A-76 panel knows the steps, but it can't do the dance

Bob Little

Imagine a group of handpicked, bright people who have been convened to recommend improvements to the tango.

They have a year to study it and make their recommendations. They dutifully learn the steps of the dance and declare it complicated.

One oddity is that they don't actually learn to do the dance. They aren't dancers and, quite frankly, don't want to be. They study the dance intellectually without attempting to understand its nuances or passion. They merely learn how the steps go and can recite them with some degree of precision. It is sufficient that they know about the dance. They are, after all, a blue-ribbon panel.

The results would be predictably divorced from anything recognizable to the dancers themselves.

As ludicrous as the above scenario might seem, that's exactly what happened with the Commercial Activities Panel studying the OMB Circular A-76. The panel met and came up with predictable results: a recommendation bearing little practicality and evidencing an almost total misunderstanding of A-76 and the acquisition processes.

Accidents happen, so you can't discount the possibility that, despite everything, the panel might have made a good recommendation. But they were operating under a severe handicap: the A-76 process itself, which is designed to allow management to abrogate its responsibility to manage.

A-76 makes numbers games out of decisions on which group'government or industry'can best perform certain functions. It relies on arbitrary numerical differences to make unpopular choices.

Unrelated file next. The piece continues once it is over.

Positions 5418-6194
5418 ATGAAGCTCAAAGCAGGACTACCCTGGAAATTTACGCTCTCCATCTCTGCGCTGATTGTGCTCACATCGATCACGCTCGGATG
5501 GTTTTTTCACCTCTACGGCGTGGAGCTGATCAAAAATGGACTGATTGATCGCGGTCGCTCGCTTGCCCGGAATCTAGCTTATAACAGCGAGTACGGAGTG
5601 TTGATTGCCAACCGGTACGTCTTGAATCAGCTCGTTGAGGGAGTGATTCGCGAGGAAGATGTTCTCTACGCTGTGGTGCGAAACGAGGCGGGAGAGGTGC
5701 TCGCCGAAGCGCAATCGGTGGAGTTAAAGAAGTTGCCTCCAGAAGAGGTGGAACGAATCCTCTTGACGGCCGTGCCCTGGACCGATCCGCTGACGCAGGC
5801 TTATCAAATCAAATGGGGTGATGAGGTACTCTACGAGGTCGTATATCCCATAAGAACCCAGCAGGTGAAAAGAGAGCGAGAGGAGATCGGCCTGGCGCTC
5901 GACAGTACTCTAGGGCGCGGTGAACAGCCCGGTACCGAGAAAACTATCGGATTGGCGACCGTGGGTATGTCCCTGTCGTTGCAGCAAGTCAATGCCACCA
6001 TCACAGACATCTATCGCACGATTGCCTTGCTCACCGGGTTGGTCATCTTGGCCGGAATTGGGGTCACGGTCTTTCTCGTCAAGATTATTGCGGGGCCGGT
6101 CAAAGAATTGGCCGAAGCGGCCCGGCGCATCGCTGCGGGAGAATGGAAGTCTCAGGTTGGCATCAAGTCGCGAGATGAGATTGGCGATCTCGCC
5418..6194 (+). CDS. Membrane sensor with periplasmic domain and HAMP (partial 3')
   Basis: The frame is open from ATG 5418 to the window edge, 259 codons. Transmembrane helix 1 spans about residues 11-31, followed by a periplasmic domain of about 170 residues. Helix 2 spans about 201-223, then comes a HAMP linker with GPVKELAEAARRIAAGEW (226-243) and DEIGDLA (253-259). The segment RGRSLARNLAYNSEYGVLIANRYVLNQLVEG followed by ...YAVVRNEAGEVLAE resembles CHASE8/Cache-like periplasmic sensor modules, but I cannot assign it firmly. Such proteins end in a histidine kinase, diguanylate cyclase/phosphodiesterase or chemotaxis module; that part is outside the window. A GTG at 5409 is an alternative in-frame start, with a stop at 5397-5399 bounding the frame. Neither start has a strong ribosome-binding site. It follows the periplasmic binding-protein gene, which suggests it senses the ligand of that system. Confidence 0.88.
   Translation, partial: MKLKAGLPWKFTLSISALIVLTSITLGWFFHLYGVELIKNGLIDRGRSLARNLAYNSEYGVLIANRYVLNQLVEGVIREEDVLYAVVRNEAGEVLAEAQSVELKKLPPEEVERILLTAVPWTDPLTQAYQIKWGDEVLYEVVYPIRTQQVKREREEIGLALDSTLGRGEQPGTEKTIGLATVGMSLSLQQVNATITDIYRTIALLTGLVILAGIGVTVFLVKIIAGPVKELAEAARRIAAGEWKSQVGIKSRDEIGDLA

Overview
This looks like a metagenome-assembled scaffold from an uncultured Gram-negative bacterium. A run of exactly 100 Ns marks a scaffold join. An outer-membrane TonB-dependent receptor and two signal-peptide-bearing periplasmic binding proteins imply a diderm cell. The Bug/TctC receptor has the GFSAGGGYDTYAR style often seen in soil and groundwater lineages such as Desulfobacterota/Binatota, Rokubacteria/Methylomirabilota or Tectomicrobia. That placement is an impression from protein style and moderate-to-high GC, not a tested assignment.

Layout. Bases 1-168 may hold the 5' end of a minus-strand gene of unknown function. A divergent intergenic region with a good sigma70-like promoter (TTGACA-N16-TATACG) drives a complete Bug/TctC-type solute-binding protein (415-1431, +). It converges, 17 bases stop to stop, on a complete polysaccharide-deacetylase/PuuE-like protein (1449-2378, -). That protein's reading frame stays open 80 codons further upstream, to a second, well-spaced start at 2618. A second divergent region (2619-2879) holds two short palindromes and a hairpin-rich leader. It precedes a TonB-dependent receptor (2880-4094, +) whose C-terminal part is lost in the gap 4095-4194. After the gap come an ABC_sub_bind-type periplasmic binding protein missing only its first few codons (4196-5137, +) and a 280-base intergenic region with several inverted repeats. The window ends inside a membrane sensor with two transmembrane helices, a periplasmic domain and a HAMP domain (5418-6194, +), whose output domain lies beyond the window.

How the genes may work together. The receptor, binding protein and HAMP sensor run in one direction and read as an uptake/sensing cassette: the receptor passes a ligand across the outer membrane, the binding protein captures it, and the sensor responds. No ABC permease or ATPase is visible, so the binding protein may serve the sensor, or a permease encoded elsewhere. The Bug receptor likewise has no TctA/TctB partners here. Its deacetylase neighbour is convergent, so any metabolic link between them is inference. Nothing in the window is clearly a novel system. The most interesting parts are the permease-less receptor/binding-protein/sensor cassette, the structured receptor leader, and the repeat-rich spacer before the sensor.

Enter the panel's integrated competition process, which combines the best of the Federal Acqusition Regulation's source selection with one of the most arbitrary decision processes ever devised.

The theory is that government employees will compete for jobs as if they were private-sector competitors. But government employees do not actually compete. Managers appoint employee surrogates or hire contractors to prepare the government'that is, management'proposal.

Since the management proposal, disguised as an employee proposal, is treated as if it were from the private sector, the panel decided employees should be treated like offerors and can protest if they lose.

But which employees? Who represents the employees? A union perhaps, but not necessarily exclusively. Can the employees attack management's proposal? Nobody thought of that.

The most ridiculous feature is partnering, a concept that is as meaningless as it is ubiquitous. Employees can partner with companies to submit an offer. Employees can do that only with the permission of management'which was responsible for the employee proposal.

Does management divest the management prerogative? To whom does management give the right to partner? The union only?

What if nonunion employees want to partner with a different set of vendors? Could there be multiple employee-private partnerships? What if all potential private-sector companies partner with employee groups? Is there a public-private competition? Does lack of a private offeror default to the most efficient organization, and, if so, which one?

These are the seeds of internecine warfare. All because management won't manage.

Bob Little, an attorney who has worked for the General Accounting Office and a Washington law firm, teaches federal contract law. E-mail him at rlittle13@aol.com.

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